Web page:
Imagine this for a moment. There is a black iron fence in front of a gray stone cottage with a red little chimney in the middle of a woodland forest. The door opens and a hand releases a bundle of balloons of all colors into the air. Each guitar strum allows a glittering watery rainbow to feel its short lived freedom, before melting down the windshield of your car.
The moment seems to call for you to laugh childishly, play on a swing set, cry pearls and stars, or perhaps do something really impulsive. You feel so filled with intense passion that you can hardly contain yourself. You are compelled to create fantasy dreams filled with elves, faeries and magical crystal shards.
All the while, you try to transport your astral self into a place so beautiful, that you could have a picnic with your lover under the willow trees, as humming birds flutter past your hair. How romantic! How peaceful! By the way, are you listening to Steph Sweet’s music right now? I wouldn’t be surprised. Now, close your eyes and try to dream yourself into the next song.
Take a closer look and listen to her lyrics. Without warning, it is no longer a mystical world that glows and flourishes with life, but instead the image with one touch, darkens as if ominous storm clouds have obscured your vision. It begins to thunder then downpour. Your catharsis begins. You cry and cry until all negative energies have expelled from your body, leaving you feeling almost purified.
Steph Sweet’s music definitely has its roots in the 60s as well as subtle reflections of the 90s that contains an almost psychedelic wave feel. The components of her songs seem to fit together nicely and with sounds that exhibit the traits of both modern and classic psych bands. The fuzzed out guitar sits comfortably in the mix along with the dynamics of the drums, while Steph’s layered vocals swirl around with reverb in a way that is pleasing the ears.
All the while, her lyrics seem to quietly ask the listener to acknowledge the harshness of the physical world. Not everything is always happy all of the time and cruel reality may at any point reveal itself, no longer cleverly disguised for your comfort. We get the feeling that there is more to Steph’s words than first impressions. Instead, the moment is like a psychedelic trip calling for closer introspection to the extreme. Let go and take life as it comes for good and for bad.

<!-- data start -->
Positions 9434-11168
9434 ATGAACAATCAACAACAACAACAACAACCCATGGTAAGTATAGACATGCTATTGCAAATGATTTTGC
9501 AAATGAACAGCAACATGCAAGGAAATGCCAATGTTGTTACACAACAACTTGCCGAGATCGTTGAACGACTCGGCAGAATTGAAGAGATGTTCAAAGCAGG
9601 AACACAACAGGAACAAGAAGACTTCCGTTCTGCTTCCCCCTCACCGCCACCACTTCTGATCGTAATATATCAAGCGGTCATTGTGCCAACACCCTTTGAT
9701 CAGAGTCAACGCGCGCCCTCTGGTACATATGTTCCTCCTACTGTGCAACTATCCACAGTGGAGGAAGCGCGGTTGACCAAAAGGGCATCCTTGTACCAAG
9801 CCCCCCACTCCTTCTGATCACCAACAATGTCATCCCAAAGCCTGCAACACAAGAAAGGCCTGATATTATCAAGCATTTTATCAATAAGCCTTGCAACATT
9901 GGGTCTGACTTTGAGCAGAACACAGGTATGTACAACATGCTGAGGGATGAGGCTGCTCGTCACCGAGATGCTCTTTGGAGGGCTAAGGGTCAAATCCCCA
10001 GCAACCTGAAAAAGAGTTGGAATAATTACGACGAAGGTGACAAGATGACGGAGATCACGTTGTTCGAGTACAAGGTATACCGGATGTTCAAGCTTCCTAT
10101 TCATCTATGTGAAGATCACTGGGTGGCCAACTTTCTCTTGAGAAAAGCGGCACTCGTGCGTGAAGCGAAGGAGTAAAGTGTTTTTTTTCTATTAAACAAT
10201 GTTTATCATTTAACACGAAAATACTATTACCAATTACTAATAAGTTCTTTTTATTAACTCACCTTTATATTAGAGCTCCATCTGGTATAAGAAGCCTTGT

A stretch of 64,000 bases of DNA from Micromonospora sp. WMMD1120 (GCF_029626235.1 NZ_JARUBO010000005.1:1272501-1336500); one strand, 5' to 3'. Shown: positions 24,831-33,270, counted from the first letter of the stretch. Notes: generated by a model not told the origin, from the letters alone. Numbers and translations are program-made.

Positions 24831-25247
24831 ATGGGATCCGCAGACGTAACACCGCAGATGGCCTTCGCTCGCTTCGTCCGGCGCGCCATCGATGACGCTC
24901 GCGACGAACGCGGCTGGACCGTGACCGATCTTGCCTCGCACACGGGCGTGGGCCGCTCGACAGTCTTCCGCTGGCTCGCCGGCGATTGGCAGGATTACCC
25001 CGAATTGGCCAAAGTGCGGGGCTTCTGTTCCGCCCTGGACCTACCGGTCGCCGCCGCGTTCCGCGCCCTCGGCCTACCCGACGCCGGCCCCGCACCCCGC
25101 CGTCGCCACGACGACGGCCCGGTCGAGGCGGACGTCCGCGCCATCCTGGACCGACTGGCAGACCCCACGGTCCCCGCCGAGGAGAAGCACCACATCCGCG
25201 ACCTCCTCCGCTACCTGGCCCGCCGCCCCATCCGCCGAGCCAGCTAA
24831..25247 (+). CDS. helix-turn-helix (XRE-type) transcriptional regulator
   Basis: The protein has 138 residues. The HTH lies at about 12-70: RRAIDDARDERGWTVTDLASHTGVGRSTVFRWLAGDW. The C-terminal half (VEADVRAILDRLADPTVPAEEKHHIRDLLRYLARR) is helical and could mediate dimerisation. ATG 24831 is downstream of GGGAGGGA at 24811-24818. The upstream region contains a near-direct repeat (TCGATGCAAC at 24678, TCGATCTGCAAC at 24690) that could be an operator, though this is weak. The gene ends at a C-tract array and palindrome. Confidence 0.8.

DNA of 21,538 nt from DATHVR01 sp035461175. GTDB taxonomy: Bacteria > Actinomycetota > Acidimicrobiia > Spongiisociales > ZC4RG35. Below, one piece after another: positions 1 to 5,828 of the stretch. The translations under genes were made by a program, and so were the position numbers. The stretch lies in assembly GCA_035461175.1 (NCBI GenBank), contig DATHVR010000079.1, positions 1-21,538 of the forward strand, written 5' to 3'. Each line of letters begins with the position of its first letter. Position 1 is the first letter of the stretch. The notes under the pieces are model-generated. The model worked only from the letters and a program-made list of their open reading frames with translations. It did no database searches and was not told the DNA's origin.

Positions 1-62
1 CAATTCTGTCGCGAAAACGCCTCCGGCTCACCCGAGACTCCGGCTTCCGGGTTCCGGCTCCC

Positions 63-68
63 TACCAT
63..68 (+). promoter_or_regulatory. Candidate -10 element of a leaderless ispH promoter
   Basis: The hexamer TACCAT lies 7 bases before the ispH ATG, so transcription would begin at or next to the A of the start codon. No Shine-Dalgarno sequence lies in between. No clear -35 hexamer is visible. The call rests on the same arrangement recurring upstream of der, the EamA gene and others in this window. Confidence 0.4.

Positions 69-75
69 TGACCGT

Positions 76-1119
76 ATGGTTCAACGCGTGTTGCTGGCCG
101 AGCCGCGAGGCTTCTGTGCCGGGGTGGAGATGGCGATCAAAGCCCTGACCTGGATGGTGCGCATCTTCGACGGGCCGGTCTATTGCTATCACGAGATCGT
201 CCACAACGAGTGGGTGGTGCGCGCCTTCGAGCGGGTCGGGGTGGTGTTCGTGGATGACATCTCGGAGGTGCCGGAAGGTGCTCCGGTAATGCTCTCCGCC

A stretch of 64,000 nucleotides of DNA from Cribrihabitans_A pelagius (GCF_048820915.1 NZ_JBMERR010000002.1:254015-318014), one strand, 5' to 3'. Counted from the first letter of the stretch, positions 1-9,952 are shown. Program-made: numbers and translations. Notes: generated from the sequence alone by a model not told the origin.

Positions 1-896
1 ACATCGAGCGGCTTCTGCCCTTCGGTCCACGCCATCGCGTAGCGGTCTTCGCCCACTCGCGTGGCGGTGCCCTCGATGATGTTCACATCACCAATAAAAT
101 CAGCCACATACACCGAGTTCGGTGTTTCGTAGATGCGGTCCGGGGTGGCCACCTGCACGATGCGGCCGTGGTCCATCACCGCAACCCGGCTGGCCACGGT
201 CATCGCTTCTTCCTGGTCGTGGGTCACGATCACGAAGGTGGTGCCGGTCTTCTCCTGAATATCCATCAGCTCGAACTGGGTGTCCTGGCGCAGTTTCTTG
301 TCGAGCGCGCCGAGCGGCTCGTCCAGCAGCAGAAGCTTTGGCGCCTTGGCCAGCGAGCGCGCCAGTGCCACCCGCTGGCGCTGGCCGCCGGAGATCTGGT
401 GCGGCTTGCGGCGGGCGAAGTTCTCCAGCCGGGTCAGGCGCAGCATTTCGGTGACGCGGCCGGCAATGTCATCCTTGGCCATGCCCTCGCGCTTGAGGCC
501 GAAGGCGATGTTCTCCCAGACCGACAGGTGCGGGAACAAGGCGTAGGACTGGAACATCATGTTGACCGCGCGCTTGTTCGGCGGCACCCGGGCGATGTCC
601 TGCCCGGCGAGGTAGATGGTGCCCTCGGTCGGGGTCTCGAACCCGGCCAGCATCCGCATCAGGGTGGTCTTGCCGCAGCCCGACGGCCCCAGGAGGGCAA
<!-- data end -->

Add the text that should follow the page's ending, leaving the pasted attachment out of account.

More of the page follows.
(Below) The music video for the track “TeePee Valley”
To the casual listener, these messages may be difficult to pick up on. Aside from the fact that everything isn’t always incense and peppermints, Steph seems to bare her soul.
It’s easy to get lost in the calm of Steph’s sounds. The sound of her gentle voice and sweet sounding guitar contrasted with the rather matter of fact attitude of her lyrics might help us to better understand the art, if not the artist. Sweet’s depictions of life contain with it, a sparkling pallet of feminine perspectives, and social satire. Flash back to reality as you come down from this colorful rush and fade out to black!
When Steph Sweet and I first talked, I knew immediately that I liked her style. Just the same, I wanted very much to speak with her and hear more from her about her life, the inspirations behind her songs, and also to understand how she came to create them. Most of my questions were answered in this interview, so let’s get started already. Here it is! Check it out!
LUND: “I know it said on your SoundCloud description that you play the guitar, the drums, the keyboards and you sing. When did you first start to play the various instruments that you currently use in your work? Also, did you take lessons for singing or was it just a natural progression (where no lessons were needed?)”
SWEET: “I started acoustic guitar lessons at school when I was seven, but never persevered with it. I also played the flute at school when I was eleven, and likewise, got bored and never continued. Other than that I am self-taught. My grandfather was a gifted piano player and when he was first married, he had a piano that everyone in the street would come and gather around to sing away their woes and worries. My cousin was also a gifted and handsome vocalist.”
LUND: “Have you been in other bands before starting out as the solo artist ‘Steph Sweet’?”
SWEET: “I’ve been in many, many bands. I love the camaraderie of it. In some way, that is why Soundcloud is such an important platform for me. It brings together like-minded musicians that I never would have met otherwise. Being a solo musician was born purely from the necessity of me wanting to make my own particular music.”